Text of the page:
For in situ visualisation inside living cells we used CD-BODIPY at very low concentrations (5–50 nM) relative to the drug's expected affinity for actin. This provided sufficiently strong staining allowing for signal detection, without interfering with actin polymerisation . Within a few minutes after adding the fluorescent drug to the incubation medium we observed CD-BODIPY accumulation into plasma membrane microspikes that were co-labelled with fluorescent actin expressed in the same cell (fig.3A). This observation was consistent with the expected binding properties of CD-BODIPY, because these tiny sub-cellular compartments are characteristically concentrated with polymerising actin  and are highly sensitive to disruption by cytochalasin D. In a separate series of experiments, HeLa cells stably expressing the transmembrane nuclear pore complex (NPC) protein POM121 conjugated to the green fluorescent protein (GFP)  (H-PomGFP cells) were co-stained with CD-BODIPY. In these experiments, CD-BODIPY was observed to accumulate strongly in the deep perinuclear cytoplasm and across NE-membranes in almost all cells analysed. Based upon the distribution of the POM121 NPC signal, CD-BODIPY was localised to the NE-membrane however we did not detect a strict signal co-localisation pattern (fig.3B). Indeed across small stretches of the NE-membrane we discerned both positive and negative signal correlation among adjacent, near-sub-resolution regions of interest between CD-BODIPY and POM121-GFP fluorescence (fig.3B, lower panel, white arrow). Thus, CD-BODIPY labelling formed a discontinuous pattern comprising punctuate accumulation along the nuclear membrane. This staining pattern suggests strongly that CD-BODIPY binds directly at the NE-membrane, but is not strictly co-localised with NPCs.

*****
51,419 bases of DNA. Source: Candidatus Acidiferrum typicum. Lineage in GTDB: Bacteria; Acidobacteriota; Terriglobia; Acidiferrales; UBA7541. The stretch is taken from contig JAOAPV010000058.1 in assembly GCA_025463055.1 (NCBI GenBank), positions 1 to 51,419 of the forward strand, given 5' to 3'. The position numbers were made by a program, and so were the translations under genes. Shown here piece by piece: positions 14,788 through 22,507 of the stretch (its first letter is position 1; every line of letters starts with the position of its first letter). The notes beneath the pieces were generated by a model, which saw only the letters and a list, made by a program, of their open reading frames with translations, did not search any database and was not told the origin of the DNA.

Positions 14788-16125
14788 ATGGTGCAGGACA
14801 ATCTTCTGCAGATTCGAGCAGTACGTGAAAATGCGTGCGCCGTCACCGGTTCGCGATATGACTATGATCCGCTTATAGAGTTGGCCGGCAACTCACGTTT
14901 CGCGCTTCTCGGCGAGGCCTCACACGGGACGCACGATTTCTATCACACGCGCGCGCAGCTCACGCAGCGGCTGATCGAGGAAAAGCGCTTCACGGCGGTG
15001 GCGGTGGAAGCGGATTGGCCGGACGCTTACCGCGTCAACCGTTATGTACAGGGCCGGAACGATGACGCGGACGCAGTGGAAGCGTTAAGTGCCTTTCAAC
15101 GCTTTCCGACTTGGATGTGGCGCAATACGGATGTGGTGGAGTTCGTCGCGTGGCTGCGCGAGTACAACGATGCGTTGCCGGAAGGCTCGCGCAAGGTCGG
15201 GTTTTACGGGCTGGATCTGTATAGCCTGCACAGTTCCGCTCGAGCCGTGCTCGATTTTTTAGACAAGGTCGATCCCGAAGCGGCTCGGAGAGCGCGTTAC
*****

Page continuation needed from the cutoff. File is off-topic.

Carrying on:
Actin accumulates at the cytoplasmic phase of NE-membranes
In H-PomGFP cells we observed ~70% of NE-membrane POM121-GFP signal was spatially coincident with CD-BODIPY signal, a value significantly greater (P n = 5) than that measured from control experiments (dextran injection; see methods; fig.4A). This suggests the presence of free-barbed-end actin-filaments in close proximity to the NE-membrane. To rule out the possibility that this accumulation of NE-membrane associated actin was due to treatment with CD-BODIPY, we repeated the same imaging protocol and quantification method using H-PomGFP cells labelled by cytoplasmic microinjection of fluorescent actin (Alexa568). Within minutes of microinjection into cell cytoplasm, the fluorescent (Alexa568) actin was detected in a ring pattern around cell nuclei similar to that observed for CD-BODIPY. A series of experiments revealed ~37% of green POM121-GFP signal was coincident with cytoplasmically micro-injected actin (fig.4A) a value still significantly (P n = 5) higher than that measured in systematic control experiments. We next investigated the sub-cellular distribution of citrin-actin  expressed in a HeLa cell line stably expressing red fluorescent nuclear lamin A (LA-dsRed). Citrin-actin accumulated at the cell cortex (fig.4B and 4C; red arrows), and in a faint, but distinct ring-like pattern close to the NE-membranes (fig.4B and 4C; green arrows). Delineated by the nuclear lamina labelling, the perinuclear actin signal was observed in both the reconstructed XY (fig.4B) and orthogonal YZ (fig.4C; red arrow) section views. In these reconstructions the fluorescence intensity of perinuclear actin appeared brighter than the actin fluorescence detected in the nearby cytoplasm (fig.4B right panel). The three-dimensional analysis of signal coincidence revealed that about 65% of LA-dsRed nuclear lamina signal was significantly (P n = 5) co-incident with citrin-actin (fig.4A).